Growth in a Turing Model of Cortical Folding


  • Gregory Toole Florida State Univeristy
  • Monica K. Hurdal Florida State University



cortical folding, morphology, neurobiology, Turing system


The brain's cerebral cortex is folded into many gyri (hills) and sulci (valleys). Little is known about how the cortex folds or why the folds are located where they are. We have developed a spatio-temporal mathematical model of cortical folding to address this question. Our model utilizes a Turing reaction-diffusion system on an exponentially growing prolate spheroidal domain. This domain approximates the shape of the lateral ventricle (LV) during cortical development. The Intermediate Progenitor Model (IPM) of cortical folding states that regional patterning of self-amplication of intermediate progenitor cells (IPCs) in the subventricular zone of the LV corresponds with the formation of cortical folding. As self-amplication of IPCs is genetically controlled via chemical gradients, a Turing system is a logical choice to create a mathematical representation of the IPM. A growing domain model of cortical folding may be more realistic than previous static domain models of cortical folding since it incorporates the growth that naturally occurs as the brain develops. By comparing patterns generated by our growing prolate spheroid Turing system with those generated by a static prolate spheroid Turing system, we show that the addition of growth causes a significant change in system behavior; the system produces transient patterns instead of converging to one final pattern. Our model illustrates the importance of including growth in a model of cortical folding and can be utilized to explain certain human diseases of cortical folding.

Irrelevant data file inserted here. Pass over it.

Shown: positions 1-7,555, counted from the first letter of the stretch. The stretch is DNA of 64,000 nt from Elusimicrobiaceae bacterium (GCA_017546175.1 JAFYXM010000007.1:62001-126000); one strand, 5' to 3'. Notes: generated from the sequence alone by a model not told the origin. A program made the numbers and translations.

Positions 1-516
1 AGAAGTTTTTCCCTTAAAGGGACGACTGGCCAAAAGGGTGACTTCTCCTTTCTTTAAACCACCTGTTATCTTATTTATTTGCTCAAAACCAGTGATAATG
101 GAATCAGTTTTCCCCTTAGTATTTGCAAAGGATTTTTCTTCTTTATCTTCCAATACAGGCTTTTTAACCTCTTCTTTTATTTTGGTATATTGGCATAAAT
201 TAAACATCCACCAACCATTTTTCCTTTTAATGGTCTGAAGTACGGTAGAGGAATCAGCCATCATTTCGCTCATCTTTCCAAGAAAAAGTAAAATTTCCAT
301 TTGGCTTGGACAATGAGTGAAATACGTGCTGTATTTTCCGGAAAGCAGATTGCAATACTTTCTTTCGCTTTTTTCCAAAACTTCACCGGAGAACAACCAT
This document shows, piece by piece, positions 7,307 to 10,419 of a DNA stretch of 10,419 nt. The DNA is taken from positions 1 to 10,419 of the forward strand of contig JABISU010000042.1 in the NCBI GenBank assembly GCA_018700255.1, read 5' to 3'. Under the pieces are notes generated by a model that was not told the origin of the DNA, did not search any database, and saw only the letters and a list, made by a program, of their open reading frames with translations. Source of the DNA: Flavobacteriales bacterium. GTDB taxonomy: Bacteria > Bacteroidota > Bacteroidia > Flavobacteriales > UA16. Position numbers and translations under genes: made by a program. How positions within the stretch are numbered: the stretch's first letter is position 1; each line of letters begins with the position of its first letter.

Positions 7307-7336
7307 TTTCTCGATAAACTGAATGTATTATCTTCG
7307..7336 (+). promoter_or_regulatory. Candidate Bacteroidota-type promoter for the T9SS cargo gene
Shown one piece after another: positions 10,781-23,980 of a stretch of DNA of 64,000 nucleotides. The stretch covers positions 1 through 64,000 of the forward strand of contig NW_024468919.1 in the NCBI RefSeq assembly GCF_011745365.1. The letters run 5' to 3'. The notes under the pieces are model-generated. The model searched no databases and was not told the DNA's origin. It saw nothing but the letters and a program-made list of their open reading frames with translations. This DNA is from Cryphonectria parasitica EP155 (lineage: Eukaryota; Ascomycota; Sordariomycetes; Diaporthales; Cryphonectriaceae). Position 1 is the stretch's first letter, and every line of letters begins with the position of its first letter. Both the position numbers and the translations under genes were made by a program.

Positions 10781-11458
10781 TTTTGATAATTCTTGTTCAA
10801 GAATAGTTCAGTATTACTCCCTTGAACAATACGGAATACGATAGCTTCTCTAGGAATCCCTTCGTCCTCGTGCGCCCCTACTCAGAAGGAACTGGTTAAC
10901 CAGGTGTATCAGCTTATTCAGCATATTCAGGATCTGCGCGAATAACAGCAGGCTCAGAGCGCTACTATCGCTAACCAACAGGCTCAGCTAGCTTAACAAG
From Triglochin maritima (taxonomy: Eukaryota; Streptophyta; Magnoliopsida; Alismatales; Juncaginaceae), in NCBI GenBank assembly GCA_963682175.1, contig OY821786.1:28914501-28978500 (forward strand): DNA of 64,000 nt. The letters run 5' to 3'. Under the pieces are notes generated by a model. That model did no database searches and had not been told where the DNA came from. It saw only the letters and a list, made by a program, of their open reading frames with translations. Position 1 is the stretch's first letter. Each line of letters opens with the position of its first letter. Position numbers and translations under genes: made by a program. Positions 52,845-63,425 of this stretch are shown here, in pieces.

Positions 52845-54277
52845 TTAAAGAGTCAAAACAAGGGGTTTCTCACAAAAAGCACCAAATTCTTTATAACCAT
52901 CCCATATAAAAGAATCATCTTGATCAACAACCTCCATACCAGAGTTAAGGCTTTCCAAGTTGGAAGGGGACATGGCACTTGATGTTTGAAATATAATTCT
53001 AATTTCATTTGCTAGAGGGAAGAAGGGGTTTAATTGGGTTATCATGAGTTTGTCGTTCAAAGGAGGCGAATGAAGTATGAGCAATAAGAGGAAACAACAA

Author Biographies

Gregory Toole, Florida State Univeristy

Gregory Toole is a Ph.D. graduate student in biomathematics in the Department of Mathematics at Florida State University. He is interested in interdisciplinary mathematical modeling of phenomena in the biological, chemical, and physical sciences. In particular, he is interested in differential equation models of biological phenomena such as the development of cortical folding patterns in the human brain. He expects to complete his dissertation in April 2013.

Monica K. Hurdal, Florida State University

Dr. Monica K. Hurdal is an Associate Professor in the Department of Mathematics at Floridate State University. Her research interests involve using mathematical and computational methods to model, analyze and visualize data from medicine and biology. She is working on problems related to the visualization of anatomical and functional brain activity, including creating conformal flat maps of cortical surfaces and developing Turing reaction-diffusions system models to investigate pattern formation.






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